Tasmania Shortens Booster Intervals to Three Months

Tasmania Shortens Booster Intervals to Three Months
The Royal Hobart Hospital in the CBD of Tasmania's capital city, Hobart, on Tuesday, November 16, 2020. (AAP Image/Chris Crerar)
Marina Zhang
The Tasmanian Government has brought the interval forward for booster shots from four months to three months, following advice from the Australian Technical Advisory Group on Immunisations (ATAGI).

The Tasmanian Minister for Health, Jeremy Rockliff, said that this change will take effect from Feb. 1 and will mean that about 66,000 more Tasmanians will become eligible for a booster shot and be able to increase their immunity against COVID-19.

Currently, more than a third of Tasmanians aged 18 and over have had their booster shots.

However, the minister reminded Tasmanians that “there are still 60,000 people aged 50 and over who haven’t had their booster, leaving them more vulnerable to the potentially serious effects of COVID.”

“We’ve seen from the experience in other countries and across the world that the booster is the best way to strengthen your immunity and continue protecting yourself, your family and the community against the Omicron variant,” Rockliff said.

In the last two weeks, pharmacies and GPs have delivered 55,000 vaccinations, the highest number for the state since the start of the rollout.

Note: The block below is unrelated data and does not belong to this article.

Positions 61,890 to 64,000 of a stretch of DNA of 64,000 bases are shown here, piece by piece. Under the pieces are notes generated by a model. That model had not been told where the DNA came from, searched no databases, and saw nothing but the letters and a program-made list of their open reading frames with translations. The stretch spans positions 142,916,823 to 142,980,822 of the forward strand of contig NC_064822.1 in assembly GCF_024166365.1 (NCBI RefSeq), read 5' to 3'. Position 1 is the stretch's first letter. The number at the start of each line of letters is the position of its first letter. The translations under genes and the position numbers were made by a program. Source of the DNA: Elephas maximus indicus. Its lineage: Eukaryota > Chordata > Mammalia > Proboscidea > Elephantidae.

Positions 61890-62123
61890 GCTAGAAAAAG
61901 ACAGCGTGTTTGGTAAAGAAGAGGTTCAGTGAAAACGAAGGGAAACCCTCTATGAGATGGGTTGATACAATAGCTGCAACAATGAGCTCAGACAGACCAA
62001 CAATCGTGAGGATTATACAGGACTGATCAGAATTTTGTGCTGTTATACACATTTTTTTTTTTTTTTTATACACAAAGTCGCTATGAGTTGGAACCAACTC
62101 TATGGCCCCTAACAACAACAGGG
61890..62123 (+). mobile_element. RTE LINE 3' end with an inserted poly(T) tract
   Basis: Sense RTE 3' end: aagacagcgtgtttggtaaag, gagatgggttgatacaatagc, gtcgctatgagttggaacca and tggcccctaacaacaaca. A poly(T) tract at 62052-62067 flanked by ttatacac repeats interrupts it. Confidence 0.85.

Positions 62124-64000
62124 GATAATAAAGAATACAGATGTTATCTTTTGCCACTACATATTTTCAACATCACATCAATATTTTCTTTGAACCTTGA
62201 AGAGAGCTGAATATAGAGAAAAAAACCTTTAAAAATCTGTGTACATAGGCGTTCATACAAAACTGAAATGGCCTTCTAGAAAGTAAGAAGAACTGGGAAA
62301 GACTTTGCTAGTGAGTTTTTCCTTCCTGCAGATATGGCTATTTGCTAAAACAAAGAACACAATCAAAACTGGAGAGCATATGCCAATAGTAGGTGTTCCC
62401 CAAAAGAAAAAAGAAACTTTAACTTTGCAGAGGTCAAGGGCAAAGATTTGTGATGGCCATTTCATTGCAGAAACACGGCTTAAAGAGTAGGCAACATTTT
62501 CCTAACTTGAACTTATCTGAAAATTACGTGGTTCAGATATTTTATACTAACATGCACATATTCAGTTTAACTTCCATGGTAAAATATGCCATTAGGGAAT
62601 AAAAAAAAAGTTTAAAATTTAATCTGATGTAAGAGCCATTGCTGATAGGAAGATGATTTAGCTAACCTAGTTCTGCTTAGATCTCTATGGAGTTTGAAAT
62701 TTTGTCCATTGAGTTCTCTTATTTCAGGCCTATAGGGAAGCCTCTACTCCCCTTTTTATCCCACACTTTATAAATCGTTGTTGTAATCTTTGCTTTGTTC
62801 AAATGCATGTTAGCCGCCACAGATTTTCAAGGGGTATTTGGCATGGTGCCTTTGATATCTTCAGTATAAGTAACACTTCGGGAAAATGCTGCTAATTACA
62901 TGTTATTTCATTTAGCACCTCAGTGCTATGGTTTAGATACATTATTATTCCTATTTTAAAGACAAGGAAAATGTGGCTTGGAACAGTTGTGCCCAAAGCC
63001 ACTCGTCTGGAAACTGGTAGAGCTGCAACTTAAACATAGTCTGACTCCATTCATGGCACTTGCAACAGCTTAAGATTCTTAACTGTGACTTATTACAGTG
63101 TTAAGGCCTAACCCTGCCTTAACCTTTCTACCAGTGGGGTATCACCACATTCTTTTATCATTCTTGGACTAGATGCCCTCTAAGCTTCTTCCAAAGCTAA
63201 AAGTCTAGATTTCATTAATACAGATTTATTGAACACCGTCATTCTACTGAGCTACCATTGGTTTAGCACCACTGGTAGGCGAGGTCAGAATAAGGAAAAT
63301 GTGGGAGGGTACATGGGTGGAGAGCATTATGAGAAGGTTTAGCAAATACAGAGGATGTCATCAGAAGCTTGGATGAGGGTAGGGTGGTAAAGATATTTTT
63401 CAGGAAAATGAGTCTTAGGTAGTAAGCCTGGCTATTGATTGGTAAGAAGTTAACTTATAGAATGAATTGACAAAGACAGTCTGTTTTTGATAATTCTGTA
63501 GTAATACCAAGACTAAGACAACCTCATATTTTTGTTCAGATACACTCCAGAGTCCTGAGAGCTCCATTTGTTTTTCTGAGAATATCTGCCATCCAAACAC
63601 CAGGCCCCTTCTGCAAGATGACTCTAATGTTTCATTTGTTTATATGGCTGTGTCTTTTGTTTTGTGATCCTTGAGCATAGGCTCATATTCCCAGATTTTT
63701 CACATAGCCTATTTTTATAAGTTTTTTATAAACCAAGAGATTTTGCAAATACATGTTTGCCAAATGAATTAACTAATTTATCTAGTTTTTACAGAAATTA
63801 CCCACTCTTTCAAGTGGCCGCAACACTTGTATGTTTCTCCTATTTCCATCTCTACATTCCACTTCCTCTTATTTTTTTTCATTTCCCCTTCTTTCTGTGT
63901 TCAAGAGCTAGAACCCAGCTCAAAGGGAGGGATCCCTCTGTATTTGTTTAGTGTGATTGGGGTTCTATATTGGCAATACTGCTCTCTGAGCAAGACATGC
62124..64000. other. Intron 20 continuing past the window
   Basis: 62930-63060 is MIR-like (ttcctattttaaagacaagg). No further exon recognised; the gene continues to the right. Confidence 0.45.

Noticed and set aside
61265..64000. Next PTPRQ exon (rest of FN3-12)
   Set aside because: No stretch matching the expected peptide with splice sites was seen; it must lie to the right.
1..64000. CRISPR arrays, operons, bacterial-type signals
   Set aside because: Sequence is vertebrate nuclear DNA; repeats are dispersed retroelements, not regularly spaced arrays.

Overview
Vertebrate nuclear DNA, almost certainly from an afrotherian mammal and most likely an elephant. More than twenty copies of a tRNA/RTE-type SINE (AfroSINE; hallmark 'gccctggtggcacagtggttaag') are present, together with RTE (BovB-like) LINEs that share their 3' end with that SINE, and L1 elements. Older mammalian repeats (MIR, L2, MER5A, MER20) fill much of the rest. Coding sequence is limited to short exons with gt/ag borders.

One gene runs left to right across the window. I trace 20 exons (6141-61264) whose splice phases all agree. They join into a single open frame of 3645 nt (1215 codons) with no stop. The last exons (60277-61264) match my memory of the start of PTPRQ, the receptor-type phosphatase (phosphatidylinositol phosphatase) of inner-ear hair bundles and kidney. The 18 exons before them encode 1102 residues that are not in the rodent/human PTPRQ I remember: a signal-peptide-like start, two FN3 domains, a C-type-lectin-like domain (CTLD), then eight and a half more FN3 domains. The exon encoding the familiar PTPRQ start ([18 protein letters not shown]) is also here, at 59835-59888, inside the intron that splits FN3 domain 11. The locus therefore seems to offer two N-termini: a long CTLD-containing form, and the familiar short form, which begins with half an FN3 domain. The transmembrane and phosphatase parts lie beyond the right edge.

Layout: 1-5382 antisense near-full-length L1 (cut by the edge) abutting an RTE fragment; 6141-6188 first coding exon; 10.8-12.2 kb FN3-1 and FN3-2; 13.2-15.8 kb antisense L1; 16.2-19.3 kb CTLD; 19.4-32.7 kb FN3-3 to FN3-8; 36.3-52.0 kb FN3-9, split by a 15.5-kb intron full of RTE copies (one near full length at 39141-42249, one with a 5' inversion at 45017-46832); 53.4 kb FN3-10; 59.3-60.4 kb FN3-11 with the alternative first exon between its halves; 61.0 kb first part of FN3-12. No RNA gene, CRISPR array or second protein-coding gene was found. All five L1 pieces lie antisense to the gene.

However, Rockliff urged Tasmanians not to get complacent.

“I want to encourage all Tasmanians to check when they had their second dose of the vaccine and when that three-month milestone arrives, I urge them to please book that booster.”

Federal Health Minister Greg Hunt announced on Dec. 24 that the federal government would be bringing forward eligibility for booster shots to 4 months effective Jan.4 and 3 months as of Jan. 31, following advice from the ATAGI.

Hunt said the changes would open a new cohort.

“That means that we will go from about 3.2 million people who are eligible today to approximately 7.5 million who will be eligible as of 4 January,” Hunt said at the press conference.

“That means that the cohort has expanded. It will be expanded again on 31 January to three months, and that will take it out to 16 million Australians who will be eligible at that point in time. And as we’ve said all along, eligibility is the beginning of access.”

Chief Medical Officer Paul Kelly said that the best evidence the ATAGI has got for protection is for between three to four months.

Tasmania has shortened the booster shot interval following South Australia, Victoria, New South Wales, Queensland. Additionally, the Australian Captial Territory made similar adjustments last week.
Western Australia (pdf) and the Northern Territory are still administering booster shots at four month intervals.
Effective Jan. 25, there have been 643 new cases in Tasmania with 35 hospitalisations.
Marina Zhang is a health writer for The Epoch Times, based in New York. She mainly covers stories on COVID-19 and the healthcare system and has a bachelors in biomedicine from The University of Melbourne. Contact her at [email protected].
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